Learn about the great men of Hanamaki
Kenji Miyazawa is not the only great man of Hanamaki. Inazo Nitobe was a great agronomist and educator. He even became the Under Secretary General of the League of Nations. A famous sculptor, Kotaro Takamura, spent the final years of his life in Hanamaki. Tetsugoro Yorozu was an artistic genius who introduced avant-garde oil painting to Japan. We would like you to trace their lives here in Hanamaki.
Inazo Nitobe, who is known as the face of the former 5,000 yen note, was born in Morioka in 1862. He often visited Hanamaki, his ancestors’ hometown, from early childhood. His dream was to “be a bridge across the Pacific” and he went to the United States to study when he was 21. His famous book, “Bushido: The Soul of Japan” was published in English in the United States when he was 38. He became the Under Secretary General of the League of Nations at the age of 58 and helped to found a predecessor organization of UNESCO. He became the face of the 5,000 yen note for 20 years, until 2005. In “Bushido”, he wrote about the spirit of the samurai (bushi), which is also embodied in Hanamaki. You may gain insight into this hidden virtue by walking along Nitobe Road. He passed away on October 15th, 1933. He was 72.
Hanamaki Nitobe Memorial Museum
This museum displays the contribution of the Nitobe family, who lived in Hanamaki for 220 years and worked devotedly for regional development, especially the formation of new rice fields. Ph.0198-31-2120
This facility is at the entrance of Kenji’s monument, “Ame ni mo Makezu”, and exhibits materials and works related to Kenji, Kotaro and Yorozu. From there you can walk down to the riverbank of the Kitakami River and see the famous field, “Shita no Hatake”, where Kenji farmed. Ph.0198-23-6591
Born in Tokyo in 1883. He studied sculpture in the United States and then lived in London, Paris and Italy before returning to Japan. In 1914, at the age of 32, he published an anthology called“Dotei” in October and married Chieko Naganuma in December. His wife Chieko died in 1938 at the age of 52. The anthology, “Chieko Sho”, was published in 1941 and received an enthusiastic public response. Through his connection with Kenji Miyazawa, he fled to Hanamaki from the fires of war that had engulfed Tokyo in 1945. He farmed alone here for the last seven years of his life before dying in 1956 at the age of 74.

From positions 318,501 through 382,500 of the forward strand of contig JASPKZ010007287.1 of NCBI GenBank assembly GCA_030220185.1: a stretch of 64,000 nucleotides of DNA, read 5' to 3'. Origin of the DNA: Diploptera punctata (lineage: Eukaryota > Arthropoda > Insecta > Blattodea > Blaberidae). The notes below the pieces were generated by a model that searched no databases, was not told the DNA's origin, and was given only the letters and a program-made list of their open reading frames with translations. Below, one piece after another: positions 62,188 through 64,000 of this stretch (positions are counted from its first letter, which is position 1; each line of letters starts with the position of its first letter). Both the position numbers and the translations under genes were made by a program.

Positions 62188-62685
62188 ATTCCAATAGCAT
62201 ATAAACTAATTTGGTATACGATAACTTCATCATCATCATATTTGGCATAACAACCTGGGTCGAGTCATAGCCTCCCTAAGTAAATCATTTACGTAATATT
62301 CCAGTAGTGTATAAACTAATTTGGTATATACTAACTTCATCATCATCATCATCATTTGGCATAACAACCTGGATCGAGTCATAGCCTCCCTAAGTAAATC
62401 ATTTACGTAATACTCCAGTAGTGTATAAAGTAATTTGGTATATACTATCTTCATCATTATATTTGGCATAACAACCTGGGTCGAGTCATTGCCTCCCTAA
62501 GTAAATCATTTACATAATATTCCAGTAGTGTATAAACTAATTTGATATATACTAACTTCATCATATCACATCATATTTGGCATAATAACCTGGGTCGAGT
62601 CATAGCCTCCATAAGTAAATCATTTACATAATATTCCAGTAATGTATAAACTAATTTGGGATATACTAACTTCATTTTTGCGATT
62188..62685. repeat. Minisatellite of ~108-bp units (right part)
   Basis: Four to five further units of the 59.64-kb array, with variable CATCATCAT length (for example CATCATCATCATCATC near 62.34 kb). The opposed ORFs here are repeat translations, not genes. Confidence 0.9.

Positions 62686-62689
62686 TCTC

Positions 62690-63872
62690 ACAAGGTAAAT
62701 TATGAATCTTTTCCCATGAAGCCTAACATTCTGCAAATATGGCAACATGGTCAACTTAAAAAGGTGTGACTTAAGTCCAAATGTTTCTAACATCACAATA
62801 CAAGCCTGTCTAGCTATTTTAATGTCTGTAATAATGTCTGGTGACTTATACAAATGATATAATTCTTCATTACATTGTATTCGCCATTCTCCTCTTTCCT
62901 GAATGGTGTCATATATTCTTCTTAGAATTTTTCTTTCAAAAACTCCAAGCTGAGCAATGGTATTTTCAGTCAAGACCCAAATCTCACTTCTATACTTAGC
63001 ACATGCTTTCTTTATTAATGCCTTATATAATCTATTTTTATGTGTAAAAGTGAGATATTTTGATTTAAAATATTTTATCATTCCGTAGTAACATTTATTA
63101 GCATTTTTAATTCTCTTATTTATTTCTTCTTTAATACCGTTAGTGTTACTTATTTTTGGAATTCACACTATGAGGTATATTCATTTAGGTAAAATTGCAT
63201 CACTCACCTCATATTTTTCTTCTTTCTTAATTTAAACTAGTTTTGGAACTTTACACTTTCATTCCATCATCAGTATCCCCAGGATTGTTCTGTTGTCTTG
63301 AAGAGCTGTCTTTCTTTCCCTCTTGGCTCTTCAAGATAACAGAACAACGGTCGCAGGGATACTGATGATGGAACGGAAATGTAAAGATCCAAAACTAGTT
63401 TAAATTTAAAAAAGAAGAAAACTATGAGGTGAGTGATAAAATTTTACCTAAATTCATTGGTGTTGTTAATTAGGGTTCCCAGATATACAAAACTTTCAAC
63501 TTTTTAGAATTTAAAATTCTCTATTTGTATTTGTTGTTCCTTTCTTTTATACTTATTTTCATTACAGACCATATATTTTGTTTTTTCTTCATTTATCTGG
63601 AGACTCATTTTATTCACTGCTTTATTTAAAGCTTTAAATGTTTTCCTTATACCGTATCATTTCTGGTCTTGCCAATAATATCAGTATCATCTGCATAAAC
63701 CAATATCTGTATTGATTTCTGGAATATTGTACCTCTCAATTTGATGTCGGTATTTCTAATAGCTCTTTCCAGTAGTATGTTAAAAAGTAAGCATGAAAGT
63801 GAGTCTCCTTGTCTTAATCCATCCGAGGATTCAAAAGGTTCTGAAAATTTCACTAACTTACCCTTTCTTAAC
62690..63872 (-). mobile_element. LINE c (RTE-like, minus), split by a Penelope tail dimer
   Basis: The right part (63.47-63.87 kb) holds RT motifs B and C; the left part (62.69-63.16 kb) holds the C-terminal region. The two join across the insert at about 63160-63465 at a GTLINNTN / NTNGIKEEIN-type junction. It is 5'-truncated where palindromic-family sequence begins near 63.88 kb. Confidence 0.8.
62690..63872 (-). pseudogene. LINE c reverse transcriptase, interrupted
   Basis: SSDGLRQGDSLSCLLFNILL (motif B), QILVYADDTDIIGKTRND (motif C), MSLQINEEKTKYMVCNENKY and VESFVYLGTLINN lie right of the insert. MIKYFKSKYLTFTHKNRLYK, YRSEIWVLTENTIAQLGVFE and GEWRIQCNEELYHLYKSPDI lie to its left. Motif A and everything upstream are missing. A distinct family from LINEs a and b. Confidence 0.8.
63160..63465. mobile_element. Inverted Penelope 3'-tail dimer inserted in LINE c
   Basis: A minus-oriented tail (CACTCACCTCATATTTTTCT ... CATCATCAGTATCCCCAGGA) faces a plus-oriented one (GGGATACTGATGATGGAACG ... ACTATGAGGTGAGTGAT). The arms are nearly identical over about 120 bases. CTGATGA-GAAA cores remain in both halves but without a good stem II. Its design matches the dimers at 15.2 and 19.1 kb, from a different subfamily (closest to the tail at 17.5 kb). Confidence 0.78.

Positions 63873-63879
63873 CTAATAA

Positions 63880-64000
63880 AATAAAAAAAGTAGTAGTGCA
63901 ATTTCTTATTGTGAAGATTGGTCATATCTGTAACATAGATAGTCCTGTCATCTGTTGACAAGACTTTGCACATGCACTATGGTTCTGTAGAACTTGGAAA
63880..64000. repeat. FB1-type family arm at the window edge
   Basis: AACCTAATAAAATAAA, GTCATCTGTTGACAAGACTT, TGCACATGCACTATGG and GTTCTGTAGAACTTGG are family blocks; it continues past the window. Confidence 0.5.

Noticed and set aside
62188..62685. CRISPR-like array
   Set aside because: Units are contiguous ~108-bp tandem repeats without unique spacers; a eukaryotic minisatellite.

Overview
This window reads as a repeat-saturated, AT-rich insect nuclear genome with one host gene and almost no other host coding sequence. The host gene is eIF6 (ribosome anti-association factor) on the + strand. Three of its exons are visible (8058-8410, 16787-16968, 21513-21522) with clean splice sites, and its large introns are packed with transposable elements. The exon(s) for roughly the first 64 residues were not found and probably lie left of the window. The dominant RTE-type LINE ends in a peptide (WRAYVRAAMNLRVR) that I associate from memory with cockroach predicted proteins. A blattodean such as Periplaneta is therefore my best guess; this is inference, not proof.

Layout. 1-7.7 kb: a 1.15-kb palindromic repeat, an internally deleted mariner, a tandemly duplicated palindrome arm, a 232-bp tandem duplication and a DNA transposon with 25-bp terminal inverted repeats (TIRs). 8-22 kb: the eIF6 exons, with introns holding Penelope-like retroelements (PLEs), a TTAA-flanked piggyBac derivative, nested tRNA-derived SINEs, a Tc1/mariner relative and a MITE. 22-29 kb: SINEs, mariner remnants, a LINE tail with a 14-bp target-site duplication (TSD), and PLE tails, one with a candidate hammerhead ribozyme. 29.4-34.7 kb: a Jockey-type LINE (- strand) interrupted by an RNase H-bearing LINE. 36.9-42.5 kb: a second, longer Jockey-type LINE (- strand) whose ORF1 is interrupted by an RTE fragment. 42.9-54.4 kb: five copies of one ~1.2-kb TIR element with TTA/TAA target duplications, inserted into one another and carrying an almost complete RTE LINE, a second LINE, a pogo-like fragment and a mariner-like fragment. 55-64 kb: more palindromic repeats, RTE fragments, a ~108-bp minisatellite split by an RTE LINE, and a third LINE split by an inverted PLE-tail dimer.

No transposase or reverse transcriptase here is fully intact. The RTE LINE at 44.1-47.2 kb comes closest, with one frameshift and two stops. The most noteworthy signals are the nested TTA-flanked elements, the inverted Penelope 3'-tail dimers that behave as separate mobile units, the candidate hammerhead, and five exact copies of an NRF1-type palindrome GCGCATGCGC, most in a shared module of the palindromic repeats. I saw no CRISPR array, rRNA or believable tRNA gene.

Kotaro Takamura lived in this cottage for seven years. The Takamura Museum is about 150m from the cottage. Ph.0198-28-3012
He was born in Tsuchizawa, Hanamaki in 1885. He began painting at a young age and entered the Tokyo Fine Arts School. His graduation work, “Ratai Bijin (Nude Beauty),” is recognized as a pioneering avant-garde painting because of its intense colors and bold strokes. In 1914 he returned to his hometown to dedicate himself to painting and started developing his own painting Later, living in Tokyo, he fused the climate of Tsuchizawa with contemporary Western techniques to form his unique Tsuchizawa, where the Yorozu Tetsugoro museum is located, retains its artistic atmosphere. Tetsugoro passed away on May 1st, 1927, at the house where he livedin Chigasaki, Kanagawa. He was 41.
Tetsugoro Yorozu “Ratai Bijin (Nude Beauty)” 1912
The National Museum of Modern Art, Tokyo
Yorozu Tetsugoro Museum
This museum introduces Tetsugoro’s oil paintings, ink paintings, sketches and personal belongings such as notes, letters and photos. Ph.0198-42-4402
電話：0198-41-3589 ファクス：0198-24-0259 （代表）